As said above it's a transitional OS. It's single handedly the most radical release of Windows since (arguably) ever. The transition from Windows 3.1 to Windows 95 was a large one. Windows 95 brought about the Start menu that Windows 8 so controversially removed and replaced with the Start screen. It also brought the taskbar. But there were still windows and still a prominent desktop. Let's not also forget about the MS-DOS days where the Windows GUI ran on top of MS-DOS. There was a time where command line aficionados wanted to live in MS-DOS and GUI fans wanted to live in Windows. Sort of a dual environment not unlike Windows 8's Start screen (Windows Runtime) and desktop environments.
But just like Windows 95 ushered in a taskbar, start menu (button), and the like, Windows 8 is ushering in the Start screen that replaces the start menu. This Start screen runs Windows Store apps which run on the Windows Runtime. Ignoring the Charms Bar, search and share contracts, multitasking, and all the other various features that are found throughout the Windows 8 OS, it's important to talk about Windows Store apps.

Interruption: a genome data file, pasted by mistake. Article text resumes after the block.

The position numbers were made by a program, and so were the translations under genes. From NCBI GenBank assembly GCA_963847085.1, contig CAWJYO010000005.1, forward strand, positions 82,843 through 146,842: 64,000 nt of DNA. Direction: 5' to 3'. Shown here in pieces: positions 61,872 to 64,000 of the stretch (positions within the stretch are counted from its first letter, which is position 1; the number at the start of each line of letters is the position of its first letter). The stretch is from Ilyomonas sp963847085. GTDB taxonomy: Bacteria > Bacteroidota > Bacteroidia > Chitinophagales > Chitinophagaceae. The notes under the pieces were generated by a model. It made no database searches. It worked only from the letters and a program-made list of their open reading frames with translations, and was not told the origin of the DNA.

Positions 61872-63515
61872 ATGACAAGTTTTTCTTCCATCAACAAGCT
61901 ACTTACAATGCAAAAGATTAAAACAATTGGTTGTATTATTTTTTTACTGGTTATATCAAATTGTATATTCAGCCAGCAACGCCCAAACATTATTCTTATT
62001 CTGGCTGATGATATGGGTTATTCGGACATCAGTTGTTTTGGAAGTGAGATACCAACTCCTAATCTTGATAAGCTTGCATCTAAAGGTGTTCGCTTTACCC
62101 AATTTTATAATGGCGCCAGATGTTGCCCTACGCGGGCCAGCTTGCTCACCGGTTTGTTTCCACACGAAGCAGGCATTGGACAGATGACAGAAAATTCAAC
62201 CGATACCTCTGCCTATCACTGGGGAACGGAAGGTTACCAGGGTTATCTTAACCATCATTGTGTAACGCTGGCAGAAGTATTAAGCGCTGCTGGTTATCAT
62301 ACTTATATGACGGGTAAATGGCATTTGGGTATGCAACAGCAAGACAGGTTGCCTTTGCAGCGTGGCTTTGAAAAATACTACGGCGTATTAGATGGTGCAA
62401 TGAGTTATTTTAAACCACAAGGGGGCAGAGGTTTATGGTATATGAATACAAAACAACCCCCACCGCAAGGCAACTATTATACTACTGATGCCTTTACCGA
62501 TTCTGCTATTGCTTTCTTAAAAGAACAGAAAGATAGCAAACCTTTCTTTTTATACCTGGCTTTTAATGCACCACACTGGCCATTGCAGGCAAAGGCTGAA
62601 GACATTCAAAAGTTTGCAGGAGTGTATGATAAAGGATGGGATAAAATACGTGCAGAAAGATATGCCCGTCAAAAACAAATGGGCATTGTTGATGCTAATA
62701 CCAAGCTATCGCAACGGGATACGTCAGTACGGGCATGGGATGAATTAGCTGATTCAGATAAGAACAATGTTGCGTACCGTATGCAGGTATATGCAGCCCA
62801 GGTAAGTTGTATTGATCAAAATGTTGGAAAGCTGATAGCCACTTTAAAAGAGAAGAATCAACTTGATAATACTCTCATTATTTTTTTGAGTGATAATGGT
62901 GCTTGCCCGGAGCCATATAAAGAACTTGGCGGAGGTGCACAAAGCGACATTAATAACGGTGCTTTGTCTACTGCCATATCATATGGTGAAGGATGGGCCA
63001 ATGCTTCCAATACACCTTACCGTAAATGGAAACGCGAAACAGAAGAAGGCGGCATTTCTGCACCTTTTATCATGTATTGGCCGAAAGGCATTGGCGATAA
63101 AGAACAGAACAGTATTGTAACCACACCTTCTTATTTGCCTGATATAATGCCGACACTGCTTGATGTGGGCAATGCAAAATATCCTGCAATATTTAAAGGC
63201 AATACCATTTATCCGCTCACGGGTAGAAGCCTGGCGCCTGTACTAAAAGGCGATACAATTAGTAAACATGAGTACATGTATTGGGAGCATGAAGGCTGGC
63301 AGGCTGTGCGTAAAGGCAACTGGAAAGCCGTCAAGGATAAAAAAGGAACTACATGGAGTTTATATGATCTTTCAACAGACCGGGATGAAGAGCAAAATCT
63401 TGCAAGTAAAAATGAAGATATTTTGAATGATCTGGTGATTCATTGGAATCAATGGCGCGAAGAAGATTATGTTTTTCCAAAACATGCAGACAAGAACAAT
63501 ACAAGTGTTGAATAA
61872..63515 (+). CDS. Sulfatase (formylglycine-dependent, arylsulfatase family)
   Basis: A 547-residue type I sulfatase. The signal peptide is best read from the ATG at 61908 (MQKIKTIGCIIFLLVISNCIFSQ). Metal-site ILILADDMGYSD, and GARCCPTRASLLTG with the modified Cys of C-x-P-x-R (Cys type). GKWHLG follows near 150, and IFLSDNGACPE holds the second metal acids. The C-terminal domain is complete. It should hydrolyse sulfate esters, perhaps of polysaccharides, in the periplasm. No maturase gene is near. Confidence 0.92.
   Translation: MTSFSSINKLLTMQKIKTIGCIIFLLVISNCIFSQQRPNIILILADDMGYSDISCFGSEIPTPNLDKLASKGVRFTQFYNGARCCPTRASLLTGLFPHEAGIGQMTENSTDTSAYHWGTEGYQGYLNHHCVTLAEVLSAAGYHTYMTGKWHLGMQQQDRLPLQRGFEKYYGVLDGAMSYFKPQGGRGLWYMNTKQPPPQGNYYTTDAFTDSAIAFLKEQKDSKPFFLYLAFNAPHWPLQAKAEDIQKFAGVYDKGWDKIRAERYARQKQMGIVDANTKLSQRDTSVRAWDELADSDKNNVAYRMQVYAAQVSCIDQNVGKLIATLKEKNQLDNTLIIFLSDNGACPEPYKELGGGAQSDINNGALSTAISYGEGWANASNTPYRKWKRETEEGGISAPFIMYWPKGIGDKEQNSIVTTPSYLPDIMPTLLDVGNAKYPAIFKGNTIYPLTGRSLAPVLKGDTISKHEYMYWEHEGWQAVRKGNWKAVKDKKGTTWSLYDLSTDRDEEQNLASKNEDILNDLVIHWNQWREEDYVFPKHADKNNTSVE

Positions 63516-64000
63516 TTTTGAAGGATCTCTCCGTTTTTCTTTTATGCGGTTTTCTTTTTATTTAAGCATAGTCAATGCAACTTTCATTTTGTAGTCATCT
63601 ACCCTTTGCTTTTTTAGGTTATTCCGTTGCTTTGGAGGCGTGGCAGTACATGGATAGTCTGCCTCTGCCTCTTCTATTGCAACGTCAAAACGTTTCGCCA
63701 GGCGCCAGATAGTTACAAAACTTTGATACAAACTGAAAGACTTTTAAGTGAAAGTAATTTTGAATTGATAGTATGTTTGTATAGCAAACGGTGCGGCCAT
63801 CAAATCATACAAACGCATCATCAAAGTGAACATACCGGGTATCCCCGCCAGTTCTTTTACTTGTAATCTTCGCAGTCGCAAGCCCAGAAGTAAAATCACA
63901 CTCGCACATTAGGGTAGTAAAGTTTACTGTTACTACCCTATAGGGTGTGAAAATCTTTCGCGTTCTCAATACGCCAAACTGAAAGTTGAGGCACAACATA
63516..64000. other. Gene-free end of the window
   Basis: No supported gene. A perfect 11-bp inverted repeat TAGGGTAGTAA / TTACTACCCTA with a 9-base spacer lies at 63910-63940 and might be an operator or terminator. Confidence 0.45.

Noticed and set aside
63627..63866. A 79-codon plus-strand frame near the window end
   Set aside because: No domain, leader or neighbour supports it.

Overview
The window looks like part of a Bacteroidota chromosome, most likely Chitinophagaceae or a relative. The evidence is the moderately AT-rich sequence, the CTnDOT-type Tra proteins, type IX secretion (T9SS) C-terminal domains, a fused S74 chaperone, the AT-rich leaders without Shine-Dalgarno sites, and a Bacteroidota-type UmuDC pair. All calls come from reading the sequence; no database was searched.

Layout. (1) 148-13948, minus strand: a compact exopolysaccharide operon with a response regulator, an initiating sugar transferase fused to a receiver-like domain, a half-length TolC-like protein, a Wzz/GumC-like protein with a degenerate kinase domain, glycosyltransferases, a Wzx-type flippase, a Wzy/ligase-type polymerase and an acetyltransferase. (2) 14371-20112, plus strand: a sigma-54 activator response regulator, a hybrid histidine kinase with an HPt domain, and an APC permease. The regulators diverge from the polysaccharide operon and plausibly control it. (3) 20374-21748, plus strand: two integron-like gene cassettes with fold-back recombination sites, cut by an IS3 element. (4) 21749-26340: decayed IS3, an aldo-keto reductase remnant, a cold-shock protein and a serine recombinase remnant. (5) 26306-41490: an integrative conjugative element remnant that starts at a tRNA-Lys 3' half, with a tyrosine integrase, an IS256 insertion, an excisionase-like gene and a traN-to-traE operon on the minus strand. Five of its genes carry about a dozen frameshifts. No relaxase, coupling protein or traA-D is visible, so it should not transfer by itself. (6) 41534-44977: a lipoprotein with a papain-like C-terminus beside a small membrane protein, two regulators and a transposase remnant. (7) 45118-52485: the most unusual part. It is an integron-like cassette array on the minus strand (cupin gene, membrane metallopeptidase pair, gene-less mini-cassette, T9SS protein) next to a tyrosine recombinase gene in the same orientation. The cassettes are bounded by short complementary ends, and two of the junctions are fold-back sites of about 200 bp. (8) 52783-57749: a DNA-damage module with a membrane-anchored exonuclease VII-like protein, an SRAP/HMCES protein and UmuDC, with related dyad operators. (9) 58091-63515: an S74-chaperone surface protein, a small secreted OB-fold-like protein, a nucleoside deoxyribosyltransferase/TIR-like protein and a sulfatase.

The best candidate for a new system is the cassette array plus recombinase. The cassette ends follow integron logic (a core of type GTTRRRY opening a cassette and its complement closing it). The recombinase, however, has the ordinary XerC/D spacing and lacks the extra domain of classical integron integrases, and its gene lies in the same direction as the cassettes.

Much like the App Store found in iOS, Windows Store apps are found in the Windows Store. These apps will most likely be the lifeblood of Windows going forward as Microsoft is making the Start screen the focus of their marketing. And it makes perfect sense. With Windows 8 comes a new breed of PC's:
Touch screen laptops, desktops, all-in-ones, convertibles, tablets, etc.
This isn't Windows 7 with some minor touch functionality. It's an OS that was designed with touch in mind. And with the hope that the devices of the future will all have some form of touch as a source of input.
Some wonder why have the Start screen at all for non-touch enabled devices. The answer to that question can be answered (mostly) with 2 direct answers: Windows 8 is usable with both touch and mouse/keyboard and to create a consistent UI across *all* of these new devices. And I guess a 3rd not so direct answer: to entice developers.